Elon Musk Says He’s ‘Obviously Overpaying’ for Twitter in $44 Billion Deal but Sees Huge Upside Long-Term

Elon Musk admitted he has a bit of buyer’s remorse over his $44 billion acquisition deal for Twitter — but the mercurial mega-billionaire believes the social network will be worth far more in the future.

On Tesla’s third-quarter 2022 earnings call Wednesday, Musk commented, “Although, obviously, myself and the other investors are obviously overpaying for Twitter right now, the long-term potential for Twitter in my view is an order of magnitude greater than its current value.”

Musk added that he’s “excited about the Twitter situation”: “I think it’s massive that this sort of languished for a long time, but has an incredible potential.”

Twitter shares closed at $51.83/share Wednesday, giving it a market cap of about $40 billion. That’s just under the $52.40/share that Musk said earlier this month that he will pay (as originally agreed in April) — after the world’s richest individual spent three months trying to back out of the pact. Twitter had sued Musk, seeking to enforce the terms of the merger agreement. The Delaware Chancery Court judge overseeing the case granted Musk’s motion to halt the trial until Oct. 28 to let him secure the debt financing he needs to close the deal.

It’s not clear what specific changes Musk will make at Twitter, but he’s suggested layoffs are in the offing. The tech mogul also has floated ideas like authenticating all Twitter users and charging businesses a fee to use the social network. In addition, Musk has said he wants to make Twitter adhere to principles of “free speech” — and has accused the company of censoring conservatives. Liberal advocates are worried the right-leaning Musk may roll back Twitter’s policies restricting hate speech and misinformation.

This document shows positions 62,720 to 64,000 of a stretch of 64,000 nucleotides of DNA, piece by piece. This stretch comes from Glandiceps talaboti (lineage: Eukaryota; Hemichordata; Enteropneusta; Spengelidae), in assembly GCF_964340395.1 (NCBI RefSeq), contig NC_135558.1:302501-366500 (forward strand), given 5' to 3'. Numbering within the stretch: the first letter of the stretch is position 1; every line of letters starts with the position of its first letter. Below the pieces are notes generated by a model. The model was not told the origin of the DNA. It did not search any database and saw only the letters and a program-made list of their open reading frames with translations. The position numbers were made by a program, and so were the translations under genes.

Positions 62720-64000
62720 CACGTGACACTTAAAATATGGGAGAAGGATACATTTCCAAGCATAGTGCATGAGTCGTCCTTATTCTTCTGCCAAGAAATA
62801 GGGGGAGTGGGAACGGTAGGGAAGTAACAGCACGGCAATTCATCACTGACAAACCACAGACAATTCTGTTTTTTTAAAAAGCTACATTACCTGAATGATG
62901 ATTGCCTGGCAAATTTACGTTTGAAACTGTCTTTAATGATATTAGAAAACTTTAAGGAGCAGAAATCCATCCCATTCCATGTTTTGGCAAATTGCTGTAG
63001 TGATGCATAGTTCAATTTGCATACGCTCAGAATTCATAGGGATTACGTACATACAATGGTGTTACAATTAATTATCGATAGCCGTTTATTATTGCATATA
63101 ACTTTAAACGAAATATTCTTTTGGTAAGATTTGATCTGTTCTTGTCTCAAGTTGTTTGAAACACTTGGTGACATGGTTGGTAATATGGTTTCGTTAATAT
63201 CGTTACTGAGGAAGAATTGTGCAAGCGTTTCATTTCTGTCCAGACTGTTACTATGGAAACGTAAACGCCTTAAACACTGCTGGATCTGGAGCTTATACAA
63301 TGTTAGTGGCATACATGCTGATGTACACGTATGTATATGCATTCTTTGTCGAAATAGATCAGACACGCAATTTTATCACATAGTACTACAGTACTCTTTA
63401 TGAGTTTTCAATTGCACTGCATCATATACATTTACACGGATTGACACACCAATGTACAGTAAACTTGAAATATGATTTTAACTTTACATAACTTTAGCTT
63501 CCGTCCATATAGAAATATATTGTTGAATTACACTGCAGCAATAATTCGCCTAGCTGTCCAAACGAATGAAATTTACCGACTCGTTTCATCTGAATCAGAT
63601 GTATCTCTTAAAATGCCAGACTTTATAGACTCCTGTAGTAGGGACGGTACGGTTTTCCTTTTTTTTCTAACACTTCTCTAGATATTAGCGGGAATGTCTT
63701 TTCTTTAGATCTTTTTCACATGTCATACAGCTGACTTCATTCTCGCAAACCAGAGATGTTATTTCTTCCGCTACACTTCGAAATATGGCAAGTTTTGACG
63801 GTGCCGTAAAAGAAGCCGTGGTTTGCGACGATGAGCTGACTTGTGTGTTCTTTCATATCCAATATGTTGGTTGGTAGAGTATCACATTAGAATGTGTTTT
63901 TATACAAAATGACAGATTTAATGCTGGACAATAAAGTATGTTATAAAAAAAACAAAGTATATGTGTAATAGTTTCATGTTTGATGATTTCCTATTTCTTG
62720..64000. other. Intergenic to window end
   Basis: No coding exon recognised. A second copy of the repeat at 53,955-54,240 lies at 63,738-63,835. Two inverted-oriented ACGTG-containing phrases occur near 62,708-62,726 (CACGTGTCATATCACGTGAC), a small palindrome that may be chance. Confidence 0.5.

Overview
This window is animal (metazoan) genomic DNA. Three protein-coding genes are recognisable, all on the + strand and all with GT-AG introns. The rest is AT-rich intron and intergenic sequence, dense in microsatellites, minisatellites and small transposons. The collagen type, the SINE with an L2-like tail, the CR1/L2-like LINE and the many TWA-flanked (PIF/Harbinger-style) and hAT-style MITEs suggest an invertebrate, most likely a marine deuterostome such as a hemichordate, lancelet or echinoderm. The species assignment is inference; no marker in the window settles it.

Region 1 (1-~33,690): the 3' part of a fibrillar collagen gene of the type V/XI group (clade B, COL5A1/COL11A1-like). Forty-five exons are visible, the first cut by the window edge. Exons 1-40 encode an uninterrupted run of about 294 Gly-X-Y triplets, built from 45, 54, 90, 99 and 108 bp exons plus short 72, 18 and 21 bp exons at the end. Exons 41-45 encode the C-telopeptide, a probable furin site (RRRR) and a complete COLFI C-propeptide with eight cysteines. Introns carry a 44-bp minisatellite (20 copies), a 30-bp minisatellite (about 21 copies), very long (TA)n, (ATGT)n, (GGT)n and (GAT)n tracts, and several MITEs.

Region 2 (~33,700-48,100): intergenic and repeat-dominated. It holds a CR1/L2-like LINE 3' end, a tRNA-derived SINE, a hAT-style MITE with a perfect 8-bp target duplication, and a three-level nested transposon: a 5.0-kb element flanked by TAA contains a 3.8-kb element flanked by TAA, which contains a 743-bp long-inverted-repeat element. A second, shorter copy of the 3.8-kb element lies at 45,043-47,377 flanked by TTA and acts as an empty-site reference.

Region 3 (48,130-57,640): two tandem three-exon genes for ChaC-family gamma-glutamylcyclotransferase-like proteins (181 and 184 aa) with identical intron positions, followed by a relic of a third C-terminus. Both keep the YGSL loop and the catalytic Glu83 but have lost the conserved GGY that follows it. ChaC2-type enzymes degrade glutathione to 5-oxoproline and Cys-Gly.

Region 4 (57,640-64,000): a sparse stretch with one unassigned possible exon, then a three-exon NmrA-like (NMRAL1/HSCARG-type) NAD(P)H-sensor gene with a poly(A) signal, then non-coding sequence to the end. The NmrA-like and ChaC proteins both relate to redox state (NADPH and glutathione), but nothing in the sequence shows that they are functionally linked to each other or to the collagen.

In Musk’s first comment after his decision to proceed with the $44 billion Twitter buyout, he cryptically tweeted on Oct. 4, “Buying Twitter is an accelerant to creating X, the everything app.” He didn’t elaborate, but Musk previously praised apps like TikTok and WeChat as models for what Twitter should become.

On the Telsa call Wednesday, Musk was asked whether he might combine Twitter with his other companies — including Tesla, SpaceX, the Boring Co. and neuro-tech company NeuraLink — under one holding company, a la Alphabet (Google’s parent). He said there’s no obvious reason to do so right now, “It’s not clear to me what the overlap is. It’s not zero, but it’s… I think we’re reaching,” Musk said.

Tesla, which represents the bulk of Musk’s net worth, reported record revenue of $21.5 billion for Q3, up 56% year over year. But its $3.3 billion in net income fell short of Wall Street expectations and the stock was down more than 7% in early trading Thursday.

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